Bring Your Questions for Google Economist Hal Varian
I was already a big fan of Hal Varian‘s columns on everyday economics in the Times when I had the good fortune to meet him at Google headquarters, when Levitt and I were out there a couple of years ago. He was even more impressive in person. Now you have a chance to ask him whatever you’d like.
As Google’s chief economist, Varian brings to the table his trademark assertion that “technology changes — economic laws do not.” A Googler since 2002, he has been involved in many aspects of the company’s growth, including auction design, finance, corporate strategy, and public policy. He has also spent a lot of time in the classroom, serving as a professor and former dean at his alma mater, the University of California-Berkeley, as well as teaching at M.I.T., Stanford, Oxford, and Michigan.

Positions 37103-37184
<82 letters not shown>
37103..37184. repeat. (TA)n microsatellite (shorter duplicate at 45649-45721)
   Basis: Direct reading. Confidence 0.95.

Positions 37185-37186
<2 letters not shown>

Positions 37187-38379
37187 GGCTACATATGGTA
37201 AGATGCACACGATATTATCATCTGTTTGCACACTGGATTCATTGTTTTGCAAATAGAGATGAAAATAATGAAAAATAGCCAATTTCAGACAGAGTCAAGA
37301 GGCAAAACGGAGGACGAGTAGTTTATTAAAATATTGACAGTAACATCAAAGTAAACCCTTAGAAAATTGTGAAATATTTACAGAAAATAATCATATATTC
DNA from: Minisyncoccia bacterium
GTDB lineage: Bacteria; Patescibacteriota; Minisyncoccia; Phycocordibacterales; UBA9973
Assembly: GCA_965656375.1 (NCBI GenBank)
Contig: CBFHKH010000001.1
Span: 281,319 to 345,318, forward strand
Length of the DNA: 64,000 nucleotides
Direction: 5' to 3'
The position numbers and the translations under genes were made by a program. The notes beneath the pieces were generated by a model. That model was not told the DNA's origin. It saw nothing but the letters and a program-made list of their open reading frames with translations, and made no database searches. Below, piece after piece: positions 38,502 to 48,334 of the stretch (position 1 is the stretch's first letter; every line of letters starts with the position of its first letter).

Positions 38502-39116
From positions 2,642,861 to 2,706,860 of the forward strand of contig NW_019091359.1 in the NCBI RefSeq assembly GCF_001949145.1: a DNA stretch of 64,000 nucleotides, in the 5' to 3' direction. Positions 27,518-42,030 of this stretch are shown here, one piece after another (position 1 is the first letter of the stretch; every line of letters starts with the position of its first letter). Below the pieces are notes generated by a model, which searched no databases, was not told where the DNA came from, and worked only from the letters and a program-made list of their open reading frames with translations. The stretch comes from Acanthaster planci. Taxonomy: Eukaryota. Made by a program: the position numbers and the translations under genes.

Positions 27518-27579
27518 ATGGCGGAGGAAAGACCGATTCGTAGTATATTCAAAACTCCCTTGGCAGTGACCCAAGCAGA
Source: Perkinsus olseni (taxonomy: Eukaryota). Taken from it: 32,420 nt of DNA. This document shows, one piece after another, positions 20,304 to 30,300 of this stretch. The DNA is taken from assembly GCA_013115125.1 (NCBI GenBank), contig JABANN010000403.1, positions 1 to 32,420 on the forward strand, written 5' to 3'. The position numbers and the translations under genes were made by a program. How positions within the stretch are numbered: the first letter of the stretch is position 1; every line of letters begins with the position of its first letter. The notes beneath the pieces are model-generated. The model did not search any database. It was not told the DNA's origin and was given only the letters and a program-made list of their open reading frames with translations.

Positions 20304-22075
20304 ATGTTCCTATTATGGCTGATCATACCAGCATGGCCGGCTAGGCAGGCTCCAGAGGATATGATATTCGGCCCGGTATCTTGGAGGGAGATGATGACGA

His textbooks, Intermediate Microeconomics and Microeconomic Analysis, are staples in both undergraduate and graduate classrooms. He’s also the co-author of Information Rules: A Strategic Guide to the Network Economy.
In his spare time, he serves as a fellow of the Guggenheim Foundation, the Econometric Society, and the American Academy of Arts and Sciences, and spent three years as co-editor of the American Economic Review.
So post your questions for Varian below, and he’ll respond (as others have) in short course. Thanks to Hal for participating, and to you for asking.
[Note: The answers to these questions can be found here.]